Canada's productivity growth lags behind many OECD countries--and this cannot be chalked up simply to a lower starting level. Given the financial services sector s importance to the Canadian economy, it is crucial to maximize its contribution to aggregate productivity growth. This Commentary explores how regulatory and policy changes could boost the financial services sector s contribution to productivity growth.
Productivity improvement is considered the primary driver of economic growth in advanced countries because labour and capital are finite resources generating diminishing returns as their utilization increases. (1) The financial services sector contributes to productivity growth in two ways: first, by improving its own output per worker and capital input (internal productivity) and, second, as a byproduct of the financial intermediation services it provides to the rest of economy (external productivity).
Using OECD aggregate and sectoral productivity data, and performing a series of novel calculations, my analysis indicates that Canada's financial sector over the last 15 years has lagged behind other OECD countries in its contribution to productivity growth. As well, Canada has experienced low aggregate productivity levels and growth rates over the same time period. Improving the financial sector s productivity would boost not only the sector's performance but also the economy as a whole.
So what can be done? Empirical literature suggests a clear link between productivity and government policy or regulation (see Levine 1997, 2005; De Serres et al. 2007; Lumpkin 2009; Competition Bureau 2017 and Heil 2017, who does a full literature review). Restrictive regulation and policy hinder productivity growth by leading to less competition for the delivery of financial services, a less attractive environment for foreign capital and distortions to the allocation of credit. So what can be said regarding these three areas in Canada?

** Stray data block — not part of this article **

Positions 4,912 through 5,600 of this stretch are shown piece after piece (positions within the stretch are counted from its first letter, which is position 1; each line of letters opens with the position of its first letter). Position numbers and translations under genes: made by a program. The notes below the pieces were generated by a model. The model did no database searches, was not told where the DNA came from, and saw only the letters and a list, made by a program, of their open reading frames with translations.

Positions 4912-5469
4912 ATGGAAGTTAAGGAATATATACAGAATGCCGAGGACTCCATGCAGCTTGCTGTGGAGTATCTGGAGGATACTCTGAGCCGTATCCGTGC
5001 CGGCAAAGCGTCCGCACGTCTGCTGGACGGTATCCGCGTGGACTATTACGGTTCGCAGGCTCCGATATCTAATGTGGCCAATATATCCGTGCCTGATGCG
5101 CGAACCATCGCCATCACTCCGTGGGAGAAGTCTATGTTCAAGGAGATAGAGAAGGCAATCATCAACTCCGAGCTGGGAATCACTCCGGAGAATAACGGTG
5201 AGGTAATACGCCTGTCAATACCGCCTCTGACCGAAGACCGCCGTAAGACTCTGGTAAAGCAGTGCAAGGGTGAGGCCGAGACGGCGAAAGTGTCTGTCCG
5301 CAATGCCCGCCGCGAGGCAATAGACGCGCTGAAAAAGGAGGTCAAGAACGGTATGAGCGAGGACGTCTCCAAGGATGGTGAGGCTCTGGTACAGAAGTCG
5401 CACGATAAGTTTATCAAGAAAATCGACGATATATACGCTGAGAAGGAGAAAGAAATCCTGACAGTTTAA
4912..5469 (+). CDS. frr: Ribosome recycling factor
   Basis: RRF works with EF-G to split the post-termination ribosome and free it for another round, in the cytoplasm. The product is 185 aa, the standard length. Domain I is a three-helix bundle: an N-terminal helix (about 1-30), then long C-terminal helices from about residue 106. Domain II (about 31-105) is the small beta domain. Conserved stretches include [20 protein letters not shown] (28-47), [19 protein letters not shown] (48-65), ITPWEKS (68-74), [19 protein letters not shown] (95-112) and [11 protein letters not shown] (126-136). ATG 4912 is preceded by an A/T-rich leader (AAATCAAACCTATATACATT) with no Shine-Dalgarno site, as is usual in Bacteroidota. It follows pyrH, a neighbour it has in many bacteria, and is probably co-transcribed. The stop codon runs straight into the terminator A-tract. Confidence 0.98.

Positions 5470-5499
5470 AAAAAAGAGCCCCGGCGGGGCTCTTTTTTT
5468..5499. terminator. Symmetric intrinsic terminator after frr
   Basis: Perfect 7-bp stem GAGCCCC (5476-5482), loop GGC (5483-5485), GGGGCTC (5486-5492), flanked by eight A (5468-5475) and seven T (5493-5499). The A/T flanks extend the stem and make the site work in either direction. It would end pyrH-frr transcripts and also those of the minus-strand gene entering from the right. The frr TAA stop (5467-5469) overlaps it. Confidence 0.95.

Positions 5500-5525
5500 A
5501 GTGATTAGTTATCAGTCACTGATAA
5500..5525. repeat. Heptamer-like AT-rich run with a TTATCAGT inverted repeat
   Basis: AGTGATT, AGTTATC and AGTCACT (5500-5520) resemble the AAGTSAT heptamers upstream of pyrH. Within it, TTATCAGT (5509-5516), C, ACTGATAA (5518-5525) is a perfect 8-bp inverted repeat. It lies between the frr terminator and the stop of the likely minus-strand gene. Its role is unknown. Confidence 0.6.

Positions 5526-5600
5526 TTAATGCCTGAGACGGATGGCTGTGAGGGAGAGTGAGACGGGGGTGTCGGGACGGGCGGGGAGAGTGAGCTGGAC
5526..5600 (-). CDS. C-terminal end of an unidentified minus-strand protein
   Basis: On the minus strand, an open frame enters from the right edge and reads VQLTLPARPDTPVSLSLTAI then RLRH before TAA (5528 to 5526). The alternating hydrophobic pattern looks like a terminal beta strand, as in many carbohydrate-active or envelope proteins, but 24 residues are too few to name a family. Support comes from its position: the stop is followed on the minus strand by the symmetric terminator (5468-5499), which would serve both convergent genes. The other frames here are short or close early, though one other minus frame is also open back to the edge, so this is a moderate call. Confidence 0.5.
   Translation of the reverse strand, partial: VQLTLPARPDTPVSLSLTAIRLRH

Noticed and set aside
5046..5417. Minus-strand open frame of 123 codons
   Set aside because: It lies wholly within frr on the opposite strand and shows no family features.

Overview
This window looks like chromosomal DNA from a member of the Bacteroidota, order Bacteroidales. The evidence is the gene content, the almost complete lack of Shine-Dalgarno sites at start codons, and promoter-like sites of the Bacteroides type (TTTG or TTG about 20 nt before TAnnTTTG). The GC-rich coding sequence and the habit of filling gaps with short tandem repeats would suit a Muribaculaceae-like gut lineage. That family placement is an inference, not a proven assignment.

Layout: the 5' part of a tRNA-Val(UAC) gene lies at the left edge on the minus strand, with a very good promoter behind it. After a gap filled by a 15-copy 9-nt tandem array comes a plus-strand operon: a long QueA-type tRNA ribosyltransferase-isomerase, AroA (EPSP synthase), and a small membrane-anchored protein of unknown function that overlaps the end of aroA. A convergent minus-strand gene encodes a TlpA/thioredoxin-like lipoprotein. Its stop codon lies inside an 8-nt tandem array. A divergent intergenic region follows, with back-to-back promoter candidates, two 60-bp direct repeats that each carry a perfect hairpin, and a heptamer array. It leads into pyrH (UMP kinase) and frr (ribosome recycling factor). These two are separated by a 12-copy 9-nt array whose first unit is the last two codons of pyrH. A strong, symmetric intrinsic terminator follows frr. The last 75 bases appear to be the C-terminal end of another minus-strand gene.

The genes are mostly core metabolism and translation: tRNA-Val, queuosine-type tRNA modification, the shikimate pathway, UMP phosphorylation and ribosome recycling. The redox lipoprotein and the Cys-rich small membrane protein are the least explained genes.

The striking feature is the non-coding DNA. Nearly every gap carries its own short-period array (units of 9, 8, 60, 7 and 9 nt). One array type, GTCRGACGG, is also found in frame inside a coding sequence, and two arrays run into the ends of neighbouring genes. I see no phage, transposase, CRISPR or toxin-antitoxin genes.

On Canada's financial services competitiveness, the evidence is mixed. However, Canada lags behind other OECD countries with respect to the development and growth of technology and so-called fintechs and insuretechs in particular. In a 2017 study, the Competition Bureau points to barriers to entry in explaining low financial services technological innovation. Two related examples from this study stand out. First, regulatory uncertainty in the retail-payment space increases the risks and costs to nascent, unregulated firms trying to enter the market. Second, regarding lending, technology-based financing platforms are regulated the same way as established bricks-and-mortar institutions, despite posing very different risks to the financial system.